Endangered species threaten Republican land

Animals are stealing land from the Republicans. Those heartless, selfish, greedy animals. Where are the conservatives supposed to build sprawling ranches and play golf? Hold on. Don't worry. Last week, the House of Representatives voted 229 to 193 to pass a bill that would effectively undo many of the 1973 Endangered Species Act's key provisions in order to give greater rights to land owners and property developers. Phew, I was concerned that we'd run out of parking lots for those precious Hummers.

Republican, California Congressman Richard Pombo is the primary sponsor of the bill, House Resource 3824, which would repeal, among others, the critical habitat provision that protects territory needed by a particular endangered species to survive. Other prongs of the bill include the elimination of the Endangered Species Committee, a cabinet-level group elected to mediate disputes between species conservationists and land developers. Pombo's bill also calls for a new economic analysis of threatened species before placement on the federally protected list.

The notion that Pombo favors building production to nature conservation is no surprise; his Web site provides a chronology of his political moves helping big-profit developers. Also on the site are links to a photo album and a killer BBQ recipe (click the picture with the cowboy in the moonlight). Don't forget to buy his book, This Land is Your Land, about how to assert your private property rights.

What is disturbing is that it passed the House vote. This means that not only Pombo's conservative party-mates voted against the preservation of threatened animals in favor of building condominiums and strip malls, but also enough moderates and liberals voted to push the bill to the Senate. I guess greed is as blind as justice.

Maybe I'm being a bit harsh. The bill does include the "Pombo Measure," which provides "recovery teams" to save the animals living on desirable land by means of the best available scientific data, according to the bill.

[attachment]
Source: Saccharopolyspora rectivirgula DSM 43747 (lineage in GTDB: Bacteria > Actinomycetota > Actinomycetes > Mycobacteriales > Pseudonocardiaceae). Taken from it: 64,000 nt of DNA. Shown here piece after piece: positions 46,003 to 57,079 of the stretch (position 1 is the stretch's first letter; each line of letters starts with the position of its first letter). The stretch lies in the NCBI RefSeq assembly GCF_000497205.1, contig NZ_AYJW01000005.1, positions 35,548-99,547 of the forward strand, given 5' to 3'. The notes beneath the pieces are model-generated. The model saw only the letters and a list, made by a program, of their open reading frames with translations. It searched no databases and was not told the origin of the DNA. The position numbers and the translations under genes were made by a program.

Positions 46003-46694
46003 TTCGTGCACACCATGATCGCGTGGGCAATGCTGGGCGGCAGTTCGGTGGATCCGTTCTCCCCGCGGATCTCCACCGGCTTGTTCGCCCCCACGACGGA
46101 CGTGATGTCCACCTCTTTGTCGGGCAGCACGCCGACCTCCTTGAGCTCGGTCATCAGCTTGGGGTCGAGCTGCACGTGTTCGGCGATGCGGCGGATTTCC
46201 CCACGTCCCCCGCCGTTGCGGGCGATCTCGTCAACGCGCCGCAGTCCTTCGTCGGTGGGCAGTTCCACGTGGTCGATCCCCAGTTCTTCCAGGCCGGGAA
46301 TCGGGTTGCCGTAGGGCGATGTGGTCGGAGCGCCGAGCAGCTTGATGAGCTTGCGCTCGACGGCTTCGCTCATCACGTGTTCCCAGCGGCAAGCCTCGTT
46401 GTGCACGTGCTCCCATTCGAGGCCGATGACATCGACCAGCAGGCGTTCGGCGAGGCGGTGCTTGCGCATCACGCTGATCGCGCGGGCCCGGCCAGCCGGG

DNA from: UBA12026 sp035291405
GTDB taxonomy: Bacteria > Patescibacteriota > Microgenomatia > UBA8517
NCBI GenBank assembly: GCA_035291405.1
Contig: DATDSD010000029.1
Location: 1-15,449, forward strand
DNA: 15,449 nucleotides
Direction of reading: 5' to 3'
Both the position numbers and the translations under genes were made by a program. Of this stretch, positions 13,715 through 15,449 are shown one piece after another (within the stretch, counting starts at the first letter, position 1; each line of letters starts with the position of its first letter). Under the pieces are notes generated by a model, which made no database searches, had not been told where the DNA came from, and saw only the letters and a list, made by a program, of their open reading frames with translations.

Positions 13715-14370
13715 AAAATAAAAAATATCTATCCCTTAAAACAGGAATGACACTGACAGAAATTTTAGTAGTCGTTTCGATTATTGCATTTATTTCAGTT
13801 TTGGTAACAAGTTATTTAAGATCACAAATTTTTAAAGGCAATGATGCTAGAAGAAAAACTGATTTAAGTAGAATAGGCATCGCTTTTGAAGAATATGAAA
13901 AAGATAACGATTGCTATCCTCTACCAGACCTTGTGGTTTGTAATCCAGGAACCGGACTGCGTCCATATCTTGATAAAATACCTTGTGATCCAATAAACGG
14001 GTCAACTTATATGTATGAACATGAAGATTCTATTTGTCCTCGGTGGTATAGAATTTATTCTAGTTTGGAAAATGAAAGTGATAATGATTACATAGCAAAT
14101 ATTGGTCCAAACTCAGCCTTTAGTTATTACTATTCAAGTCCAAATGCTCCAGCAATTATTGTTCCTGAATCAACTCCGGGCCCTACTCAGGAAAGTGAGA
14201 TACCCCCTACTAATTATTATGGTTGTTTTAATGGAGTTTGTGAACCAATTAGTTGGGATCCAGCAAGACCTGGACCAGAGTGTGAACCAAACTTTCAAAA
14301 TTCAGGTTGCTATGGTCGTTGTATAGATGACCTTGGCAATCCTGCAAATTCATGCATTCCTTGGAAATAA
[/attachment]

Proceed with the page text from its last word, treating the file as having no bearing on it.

Will the animals be "recovered" as well as the people were in New Orleans? God, let's hope not. I wonder if this "scientific data" will come from the same magic place that denies the global-warming phenomenon.

What is Pombo trying to get out of making grizzlies restless and eagles nest-less? It is simple: land and money. The Endangered Species Act can render land known as threatened species' habitat protected (read off-limits) by the federal government. That translates to premium property that Pombo and his cronies can't plunder yet.

California, in particular is a hotbed for land-endangered species tension. Since the beginning of the Endangered Species Act, ranchers, farmers and land developers have been hotly contesting land barred to them as a result of federal protection. Supporters of the bill say now there will be greater incentive for land developers to "negotiate" with wildlife protection agencies.

What, exactly, is there to negotiate? Look around for a moment. Did I miss an asphalt shortage? Have you tripped over a spotted owl lately?

Of the 1,823 species protected, 1,264 are now subject to Pombo's wrath. There is hope: The bill must still pass in the Senate, members of which will hopefully be more reluctant to strip the nation of its threatened-species legislation. The buck must stop there, however. If it is passed by the Senate, there is no doubt the Rancher-in-Chief home on the White House Range would dare veto a bill that may support his friends -- the haves and the have-mores.

Pombo has three children of his own: Richie, Rena and Rachel. What happens if one day Pombo's grandchildren wonder what a monarch butterfly looks like, or hear a rumor that there used to be mythical creatures called "sea turtles?" It is then that Grandpa Pombowill sit the kids on his lap and read them his favorite story: "This Land is Our Land," a tale of personal property rights.

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